Australians suffering hearing loss to be heard with new support app

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Many of the 3.6 million Australians that suffer from hearing loss will soon have the support of an audiologist via a free app developed by a Curtin-led research team.

The project, led by Dr Bec Bennett from Curtin University and Ear Science Institute Australia, secured Federal Government funding with a 2022 Investigator Grant through the National Health and Medical Research Council (NHMRC).

Dr Bennett said worsening hearing loss impacted people’s behaviour by preventing them from participating in social activities or withdrawing from social interactions altogether.

“My earlier research identified that people with hearing loss also experienced listening fatigue, social disconnection and many other social anxiety symptoms,” Dr Bennett said.

“It is common for people with hearing loss to feel excluded at social gatherings; even with hearing aids, people can often feel frustrated, embarrassed and exhausted by having to strain to keep up with the conversation, and inevitably, people start to withdrawal.”

Dr Bennett said the social and emotional impacts of hearing loss could be alleviated when traditional cognitive-behavioural therapies were tailored to the person with hearing loss.

“The critical role that psychology-driven interventions could play in addressing the psychosocial impacts of hearing loss for both hearing aid owners and non-owners is largely overlooked, and currently, there is no intervention,” Dr Bennett said.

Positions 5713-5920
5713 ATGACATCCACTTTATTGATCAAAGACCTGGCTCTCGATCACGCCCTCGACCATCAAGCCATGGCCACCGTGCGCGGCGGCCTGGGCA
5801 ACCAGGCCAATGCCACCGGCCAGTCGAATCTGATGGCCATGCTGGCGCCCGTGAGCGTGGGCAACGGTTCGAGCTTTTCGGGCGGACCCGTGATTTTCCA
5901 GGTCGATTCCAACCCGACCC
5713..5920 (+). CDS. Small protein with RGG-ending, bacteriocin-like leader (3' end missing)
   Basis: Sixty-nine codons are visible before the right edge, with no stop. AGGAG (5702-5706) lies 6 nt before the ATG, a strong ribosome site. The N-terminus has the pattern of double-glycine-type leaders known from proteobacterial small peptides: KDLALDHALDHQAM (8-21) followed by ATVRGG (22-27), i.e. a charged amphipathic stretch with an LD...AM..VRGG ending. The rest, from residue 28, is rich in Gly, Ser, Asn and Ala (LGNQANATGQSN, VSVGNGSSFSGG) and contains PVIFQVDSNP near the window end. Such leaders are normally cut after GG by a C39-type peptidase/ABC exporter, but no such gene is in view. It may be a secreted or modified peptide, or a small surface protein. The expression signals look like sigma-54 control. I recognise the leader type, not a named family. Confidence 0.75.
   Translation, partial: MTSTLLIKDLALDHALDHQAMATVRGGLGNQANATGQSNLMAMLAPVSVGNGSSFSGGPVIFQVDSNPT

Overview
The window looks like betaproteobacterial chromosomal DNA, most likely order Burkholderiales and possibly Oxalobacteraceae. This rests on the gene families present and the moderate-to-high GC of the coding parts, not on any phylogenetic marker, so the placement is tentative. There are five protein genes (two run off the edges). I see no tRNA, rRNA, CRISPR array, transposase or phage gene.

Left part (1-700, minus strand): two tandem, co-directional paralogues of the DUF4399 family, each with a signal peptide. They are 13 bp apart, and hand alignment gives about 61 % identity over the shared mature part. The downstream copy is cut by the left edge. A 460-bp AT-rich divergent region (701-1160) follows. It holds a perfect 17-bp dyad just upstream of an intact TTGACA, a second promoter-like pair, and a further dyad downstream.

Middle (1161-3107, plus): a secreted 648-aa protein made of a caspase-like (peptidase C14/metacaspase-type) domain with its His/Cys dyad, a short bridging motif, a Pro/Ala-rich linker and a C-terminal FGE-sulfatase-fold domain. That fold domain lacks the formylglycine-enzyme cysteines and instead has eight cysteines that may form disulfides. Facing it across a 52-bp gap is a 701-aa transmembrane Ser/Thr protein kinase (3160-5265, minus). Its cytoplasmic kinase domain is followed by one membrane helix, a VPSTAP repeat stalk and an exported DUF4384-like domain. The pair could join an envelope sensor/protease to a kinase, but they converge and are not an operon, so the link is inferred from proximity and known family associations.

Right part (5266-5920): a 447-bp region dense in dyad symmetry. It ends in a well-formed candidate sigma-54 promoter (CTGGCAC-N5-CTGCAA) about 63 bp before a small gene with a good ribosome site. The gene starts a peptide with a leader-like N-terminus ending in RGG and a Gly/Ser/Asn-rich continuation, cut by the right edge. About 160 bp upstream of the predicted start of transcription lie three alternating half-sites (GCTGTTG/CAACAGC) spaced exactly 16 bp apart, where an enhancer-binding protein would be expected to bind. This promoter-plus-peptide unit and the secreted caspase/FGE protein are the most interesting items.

“Audiologists want to be able to support their clients’ psychosocial needs, but a lack of time, skills and resources mean they cannot do so. They have highlighted the need to implement digital interventions to help them deliver effective psychosocial education, training and support to a wider variety of people in a timely manner.”

Curtin University Deputy Vice-Chancellor Research Professor Chris Moran commended the team on being awarded funding support from the Federal Government through the NHMRC.

“The funding support will allow the research team to develop a much-needed solution tailored specifically to the unique needs of adults with hearing loss,” Professor Moran said.

“It will be comforting for those needing help to have the support of a professional specialising in hearing loss.”

Ear Science Institute Australia Chief Executive Officer Sandra Bellekom congratulated Dr Bennett on being awarded NHMRC funding for her project.

“It is wonderful to see this five-year NHMRC fellowship recognise Dr Bennett’s talent. At Ear Science, we invest in good people, and it is gratifying to see the fruits of this in this funding support,” Ms Bellekom said.

Dr Bennett will work with adults with hearing loss and audiology clinics and clinicians to develop the app, which will then be tested in a WA-based hearing service to ensure it can be rolled out and integrated within existing hearing services.

NHMRC Investigator Grants provide the highest-performing researchers at all career stages with funding and a significant research support package.

For more information on the NHMRC grants, visit here.